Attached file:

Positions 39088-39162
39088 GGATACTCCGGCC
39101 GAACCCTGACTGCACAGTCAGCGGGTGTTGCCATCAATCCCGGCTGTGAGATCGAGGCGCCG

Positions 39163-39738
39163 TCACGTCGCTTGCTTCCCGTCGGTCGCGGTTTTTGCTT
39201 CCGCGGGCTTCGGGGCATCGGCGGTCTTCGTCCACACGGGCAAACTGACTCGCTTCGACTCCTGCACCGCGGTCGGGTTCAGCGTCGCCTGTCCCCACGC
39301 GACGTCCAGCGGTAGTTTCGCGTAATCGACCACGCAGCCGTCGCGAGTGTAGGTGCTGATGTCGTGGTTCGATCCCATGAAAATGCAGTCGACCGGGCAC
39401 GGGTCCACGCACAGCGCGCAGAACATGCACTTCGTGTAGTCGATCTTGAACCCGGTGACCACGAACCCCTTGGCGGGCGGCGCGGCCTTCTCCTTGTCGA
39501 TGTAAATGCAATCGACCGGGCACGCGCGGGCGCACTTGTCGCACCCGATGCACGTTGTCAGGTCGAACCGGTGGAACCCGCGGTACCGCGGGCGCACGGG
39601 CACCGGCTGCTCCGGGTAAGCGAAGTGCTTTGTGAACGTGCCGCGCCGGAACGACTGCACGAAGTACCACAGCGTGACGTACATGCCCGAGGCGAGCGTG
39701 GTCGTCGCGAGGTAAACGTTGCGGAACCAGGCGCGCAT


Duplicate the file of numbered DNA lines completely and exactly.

Positions 39088-39162
39088 GGATACTCCGGCC
39101 GAACCCTGACTGCACAGTCAGCGGGTGTTGCCATCAATCCCGGCTGTGAGATCGAGGCGCCG

Positions 39163-39738
39163 TCACGTCGCTTGCTTCCCGTCGGTCGCGGTTTTTGCTT
39201 CCGCGGGCTTCGGGGCATCGGCGGTCTTCGTCCACACGGGCAAACTGACTCGCTTCGACTCCTGCACCGCGGTCGGGTTCAGCGTCGCCTGTCCCCACGC
39301 GACGTCCAGCGGTAGTTTCGCGTAATCGACCACGCAGCCGTCGCGAGTGTAGGTGCTGATGTCGTGGTTCGATCCCATGAAAATGCAGTCGACCGGGCAC
39401 GGGTCCACGCACAGCGCGCAGAACATGCACTTCGTGTAGTCGATCTTGAACCCGGTGACCACGAACCCCTTGGCGGGCGGCGCGGCCTTCTCCTTGTCGA
39501 TGTAAATGCAATCGACCGGGCACGCGCGGGCGCACTTGTCGCACCCGATGCACGTTGTCAGGTCGAACCGGTGGAACCCGCGGTACCGCGGGCGCACGGG
39601 CACCGGCTGCTCCGGGTAAGCGAAGTGCTTTGTGAACGTGCCGCGCCGGAACGACTGCACGAAGTACCACAGCGTGACGTACATGCCCGAGGCGAGCGTG
39701 GTCGTCGCGAGGTAAACGTTGCGGAACCAGGCGCGCAT